Lieutenant General
 
Posts: 3220
Joined: Thu Jul 20, 2006 9:47 pm
Reputation: 0

Unread postAuthor: KVINCEO » Sun Oct 15, 2006 8:35 pm

alright, i was gonna use it at lower pressures anyway, thanks. and im not a cheapskate, they just did'nt have it at the local hardware stores, and im a guy who can't wait for crap, very impatiant. but thinkin about it, i think ill hack of the dwv end and look a little harder for a pressure rated fitting, thanks everyone. oh and mr.crowleyyour quote is very true and mark, nice quote as well.
  • 0

User avatar
KVINCEO
Private First Class
Private First Class
 
Posts: 37
Joined: Wed Oct 04, 2006 5:03 pm
Reputation: 0

Unread postAuthor: CS » Sun Oct 15, 2006 10:06 pm

Here it is, a previous attempt to clear up the muck. As you can see I spent some time writing, and believe it to be of some use, of course the reason I wrote such. Read it for what its worth...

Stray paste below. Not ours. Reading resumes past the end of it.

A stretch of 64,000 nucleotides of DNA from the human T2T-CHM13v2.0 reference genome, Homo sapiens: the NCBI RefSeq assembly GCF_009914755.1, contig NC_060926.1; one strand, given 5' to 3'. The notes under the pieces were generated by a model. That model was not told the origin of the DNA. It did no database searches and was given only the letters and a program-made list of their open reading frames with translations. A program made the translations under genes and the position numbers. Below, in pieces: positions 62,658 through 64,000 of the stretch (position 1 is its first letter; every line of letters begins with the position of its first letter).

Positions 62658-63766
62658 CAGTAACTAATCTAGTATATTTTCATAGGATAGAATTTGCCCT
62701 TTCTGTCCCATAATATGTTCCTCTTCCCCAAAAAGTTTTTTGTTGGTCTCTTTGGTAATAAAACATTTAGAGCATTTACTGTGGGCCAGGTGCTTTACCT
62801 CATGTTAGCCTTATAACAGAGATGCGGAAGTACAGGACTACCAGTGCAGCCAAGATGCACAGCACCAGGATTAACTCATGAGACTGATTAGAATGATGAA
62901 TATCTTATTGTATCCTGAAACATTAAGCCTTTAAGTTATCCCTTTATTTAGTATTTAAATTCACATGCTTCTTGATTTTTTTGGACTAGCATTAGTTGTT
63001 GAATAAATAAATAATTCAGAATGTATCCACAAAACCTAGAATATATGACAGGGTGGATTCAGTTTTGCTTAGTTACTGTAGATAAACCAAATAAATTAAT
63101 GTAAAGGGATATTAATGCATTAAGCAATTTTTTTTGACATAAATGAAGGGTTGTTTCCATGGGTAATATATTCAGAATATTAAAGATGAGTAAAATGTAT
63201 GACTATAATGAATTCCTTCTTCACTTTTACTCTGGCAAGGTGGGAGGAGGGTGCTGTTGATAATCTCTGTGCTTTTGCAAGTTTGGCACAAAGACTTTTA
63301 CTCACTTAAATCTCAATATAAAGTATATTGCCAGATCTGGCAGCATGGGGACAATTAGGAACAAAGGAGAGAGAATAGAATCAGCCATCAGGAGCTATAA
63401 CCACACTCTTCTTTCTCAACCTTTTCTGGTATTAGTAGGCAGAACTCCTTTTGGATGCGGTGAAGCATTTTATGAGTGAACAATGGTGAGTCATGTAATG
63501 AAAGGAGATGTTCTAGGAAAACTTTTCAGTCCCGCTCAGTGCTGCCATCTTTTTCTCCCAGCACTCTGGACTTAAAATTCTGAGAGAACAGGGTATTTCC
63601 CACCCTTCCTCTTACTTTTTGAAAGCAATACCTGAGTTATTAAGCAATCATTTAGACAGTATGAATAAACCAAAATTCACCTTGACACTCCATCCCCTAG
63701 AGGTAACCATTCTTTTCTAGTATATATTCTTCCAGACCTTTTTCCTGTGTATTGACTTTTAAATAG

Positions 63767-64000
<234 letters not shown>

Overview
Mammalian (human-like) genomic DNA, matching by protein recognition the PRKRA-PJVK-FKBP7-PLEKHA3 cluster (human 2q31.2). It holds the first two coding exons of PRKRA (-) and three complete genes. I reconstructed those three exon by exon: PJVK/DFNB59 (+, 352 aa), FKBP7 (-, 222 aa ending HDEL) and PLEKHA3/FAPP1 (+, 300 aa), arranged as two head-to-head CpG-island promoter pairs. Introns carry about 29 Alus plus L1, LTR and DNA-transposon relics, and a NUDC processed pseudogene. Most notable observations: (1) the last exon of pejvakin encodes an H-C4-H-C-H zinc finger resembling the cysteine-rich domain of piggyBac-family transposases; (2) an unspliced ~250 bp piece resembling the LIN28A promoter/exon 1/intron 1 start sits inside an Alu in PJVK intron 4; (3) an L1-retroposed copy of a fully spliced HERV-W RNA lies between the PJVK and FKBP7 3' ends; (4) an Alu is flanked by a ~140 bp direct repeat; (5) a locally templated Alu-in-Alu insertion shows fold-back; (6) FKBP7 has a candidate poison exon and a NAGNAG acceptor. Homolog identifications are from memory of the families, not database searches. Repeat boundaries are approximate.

PimpMann22 wrote:This is where a the bell curve and 3 sigma standard come into play. Below I made a rough assumption of what one would look like for the bursting pressure of PVC pipe by simply adding some numbers to a already existing graph I found on the net, shown below.

Image

Basically the height of the curve denotes the percentage of a given event occurring. In our case, the possibility of the pipe bursting. The most common percentage is listed in each 8 portions the curve has been divided into. And the further 'right' you move on the graph the higher results the given situation produces. In our case, a higher burst pressure. As you can see I went ahead and listed some numbers to give a idea on what the bursting pressures would roughly look like. Pretend as if I went out and tested 10,000 pipes for there bursting pressure and what I got is what is listed on the graph.

Since the height of the wave occurs at 250PSI, that also means that the median bursting pressure is 250PSI. Although a major fluke in production that produces weak chemical bonds in the PVC occurs .13% of the time resulting a low bursting pressure [0-40PSI], and another .13% of the time a uber-strong bond is formed by the PVC resulting in pressure withstanding capabilities of 500+PSI. Both these instances are rarely accounted since of there rarity. The other 6 portions are more plausible, and increase with there likeliness as there height in the curve increases.